An African-American or Mexican-American senior living in a community where many neighbors share their background is less likely to have cancer or heart disease than their counterpart in a more mixed neighborhood.
Results of the new study by Kimberly Alvarez, a PhD student at Columbia University’s Mailman School of Public Health, and Becca Levy, PhD, associate professor of Epidemiology and Psychology at the Yale School of Public Health, appear in the American Journal of Public Health.
Counter to prevailing notions, researchers found that “living in the barrio or ethnically dense communities isn’t always bad for your health,” says Alvarez. “For older minority adults, it’s actually the reverse: living in an ethnically dense neighborhood is beneficial when it comes to heart disease and cancer,” adding that these are the two most common chronic conditions and causes of death among minority older adults.
The researchers used survey data to look at health outcomes of 2,367 Mexican-American and 2,790 African-Americans over age 65 living in communities with high percentages of African-Americans (New Haven, Conn., and north-central North Carolina) and Mexican-Americans (Arizona, California, Colorado, New Mexico, and Texas). Among African-Americans, those living in a county with an ethnic density of 50% or more (that is, where half or more of the population shared the same background) were 46% less likely to report doctor-diagnosed heart disease and 77% less likely to report cancer than those who lived in an ethnic density of less than 25%. Mexican Americans living in a county with an ethnic density of 50% or more were 33% and 62% less likely to report heart disease and cancer, respectively, than those who lived in an ethnic density of less than 25%. Ethnic density was significantly more protective for heart disease in African-Americans than Mexican-Americans; the association between ethnic density and cancer was equally strong for both groups.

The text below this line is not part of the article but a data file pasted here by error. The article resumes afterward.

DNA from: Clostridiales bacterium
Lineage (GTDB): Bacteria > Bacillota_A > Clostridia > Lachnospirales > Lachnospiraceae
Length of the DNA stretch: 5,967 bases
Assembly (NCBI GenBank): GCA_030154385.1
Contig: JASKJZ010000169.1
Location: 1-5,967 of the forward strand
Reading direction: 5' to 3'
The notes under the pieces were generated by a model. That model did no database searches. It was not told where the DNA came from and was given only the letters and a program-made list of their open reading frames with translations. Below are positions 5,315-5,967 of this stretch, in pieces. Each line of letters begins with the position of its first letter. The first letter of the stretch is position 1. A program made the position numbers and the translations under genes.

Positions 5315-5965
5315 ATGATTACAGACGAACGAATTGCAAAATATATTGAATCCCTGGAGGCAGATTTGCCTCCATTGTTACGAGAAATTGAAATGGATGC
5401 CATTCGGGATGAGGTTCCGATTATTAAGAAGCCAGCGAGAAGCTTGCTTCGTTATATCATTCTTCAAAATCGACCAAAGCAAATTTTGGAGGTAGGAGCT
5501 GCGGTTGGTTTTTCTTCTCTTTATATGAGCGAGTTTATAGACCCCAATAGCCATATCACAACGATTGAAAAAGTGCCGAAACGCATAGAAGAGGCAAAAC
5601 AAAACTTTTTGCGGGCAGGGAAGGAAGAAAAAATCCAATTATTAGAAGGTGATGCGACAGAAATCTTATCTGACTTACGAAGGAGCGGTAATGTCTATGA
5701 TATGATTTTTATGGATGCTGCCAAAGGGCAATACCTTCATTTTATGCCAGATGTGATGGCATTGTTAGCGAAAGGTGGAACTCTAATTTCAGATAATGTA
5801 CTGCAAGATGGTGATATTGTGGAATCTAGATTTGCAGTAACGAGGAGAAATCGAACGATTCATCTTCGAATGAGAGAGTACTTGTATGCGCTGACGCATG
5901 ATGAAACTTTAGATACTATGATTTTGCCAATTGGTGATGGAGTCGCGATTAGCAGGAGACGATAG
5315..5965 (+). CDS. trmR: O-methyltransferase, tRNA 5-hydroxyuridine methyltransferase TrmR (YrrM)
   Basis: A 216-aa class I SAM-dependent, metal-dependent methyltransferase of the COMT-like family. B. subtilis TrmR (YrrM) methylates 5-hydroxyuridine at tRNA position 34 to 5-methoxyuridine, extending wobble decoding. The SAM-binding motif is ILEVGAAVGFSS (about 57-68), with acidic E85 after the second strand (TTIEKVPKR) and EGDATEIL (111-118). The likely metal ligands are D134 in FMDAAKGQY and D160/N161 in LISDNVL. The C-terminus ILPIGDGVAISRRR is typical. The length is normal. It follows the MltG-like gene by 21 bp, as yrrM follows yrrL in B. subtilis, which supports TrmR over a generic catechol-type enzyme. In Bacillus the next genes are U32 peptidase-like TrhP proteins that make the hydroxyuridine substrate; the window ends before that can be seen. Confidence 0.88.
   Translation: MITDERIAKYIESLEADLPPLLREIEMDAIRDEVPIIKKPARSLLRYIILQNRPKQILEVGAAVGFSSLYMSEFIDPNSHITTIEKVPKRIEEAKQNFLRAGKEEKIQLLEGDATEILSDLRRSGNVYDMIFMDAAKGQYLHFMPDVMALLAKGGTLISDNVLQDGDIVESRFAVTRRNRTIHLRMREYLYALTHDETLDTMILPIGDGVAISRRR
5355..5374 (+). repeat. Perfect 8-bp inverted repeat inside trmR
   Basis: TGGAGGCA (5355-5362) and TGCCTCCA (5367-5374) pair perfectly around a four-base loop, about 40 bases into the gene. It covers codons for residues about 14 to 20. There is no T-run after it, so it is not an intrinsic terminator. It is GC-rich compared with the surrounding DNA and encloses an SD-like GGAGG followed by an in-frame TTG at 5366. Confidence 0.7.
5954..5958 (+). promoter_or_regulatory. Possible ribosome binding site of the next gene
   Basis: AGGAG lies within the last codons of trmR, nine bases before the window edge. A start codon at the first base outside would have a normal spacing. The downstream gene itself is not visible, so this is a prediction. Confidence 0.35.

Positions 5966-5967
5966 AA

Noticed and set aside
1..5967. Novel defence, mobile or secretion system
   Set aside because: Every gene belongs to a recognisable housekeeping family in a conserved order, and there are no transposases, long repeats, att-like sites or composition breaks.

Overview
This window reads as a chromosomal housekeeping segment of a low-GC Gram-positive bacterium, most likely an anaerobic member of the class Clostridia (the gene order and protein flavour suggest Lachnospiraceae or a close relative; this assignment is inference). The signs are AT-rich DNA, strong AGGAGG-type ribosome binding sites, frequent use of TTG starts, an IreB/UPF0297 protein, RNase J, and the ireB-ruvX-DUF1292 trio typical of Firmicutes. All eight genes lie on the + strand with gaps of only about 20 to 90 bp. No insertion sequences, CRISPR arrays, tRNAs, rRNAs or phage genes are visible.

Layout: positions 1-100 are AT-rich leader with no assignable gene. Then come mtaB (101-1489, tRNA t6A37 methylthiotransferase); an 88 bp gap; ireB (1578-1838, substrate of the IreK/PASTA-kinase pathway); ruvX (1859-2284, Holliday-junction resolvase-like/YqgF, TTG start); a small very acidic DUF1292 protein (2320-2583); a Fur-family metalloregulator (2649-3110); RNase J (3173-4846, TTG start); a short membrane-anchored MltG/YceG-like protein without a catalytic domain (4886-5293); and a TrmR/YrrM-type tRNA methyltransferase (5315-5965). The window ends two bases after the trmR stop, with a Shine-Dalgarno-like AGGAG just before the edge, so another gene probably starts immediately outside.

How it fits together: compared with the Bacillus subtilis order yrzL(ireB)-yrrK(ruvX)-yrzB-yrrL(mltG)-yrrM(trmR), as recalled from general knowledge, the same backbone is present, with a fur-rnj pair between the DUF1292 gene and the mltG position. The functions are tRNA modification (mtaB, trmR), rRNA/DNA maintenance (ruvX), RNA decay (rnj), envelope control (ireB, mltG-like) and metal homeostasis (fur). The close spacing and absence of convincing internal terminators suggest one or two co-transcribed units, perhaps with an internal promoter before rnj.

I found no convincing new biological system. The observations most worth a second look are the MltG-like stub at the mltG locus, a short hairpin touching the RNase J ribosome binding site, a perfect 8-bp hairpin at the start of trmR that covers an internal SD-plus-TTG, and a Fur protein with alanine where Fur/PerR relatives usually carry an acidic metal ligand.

Cultural factors could help to explain the phenomenon. “Communities with high ethnic density may be more likely to share values like respect for elders and have close-knit family structures,” says Dr. Levy. Earlier studies showed high levels of social support within communities of Hispanic immigrants. “These networks may facilitate better health behaviors and, in turn, better health outcomes,” adds Alvarez. “For example, information about free health clinics may be more freely exchanged in these communities.”
Past studies showed a health benefit of ethnic density for Hispanics, but the reverse for African-Americans; these results were in keeping with what is known as the Hispanic Paradox: that even with similar levels of socioeconomic status, Hispanics have comparable, or in some cases better, health outcomes than White Americans. Adding a wrinkle to this rule, Alvarez and Dr. Levy are the first to find a positive effect for ethnic-density among African-Americans. The difference, Alvarez explains, may owe to the fact that past studies have looked at African-American children and young adults rather than seniors and measured ethnic density in relation to whites rather than within subsets of other minority populations.
“Having this information is important given the rapidly growing population of older adult minorities,” says Alvarez.
Support for the study was provided by grants from the National Institute on Aging (R01AG032284), the National Heart, Lung, and Blood Institute (R01HL089314), and the Patrick and Catherine Weldon Donaghue Medical Research Foundation (to Dr. Levy).
October 18, 2012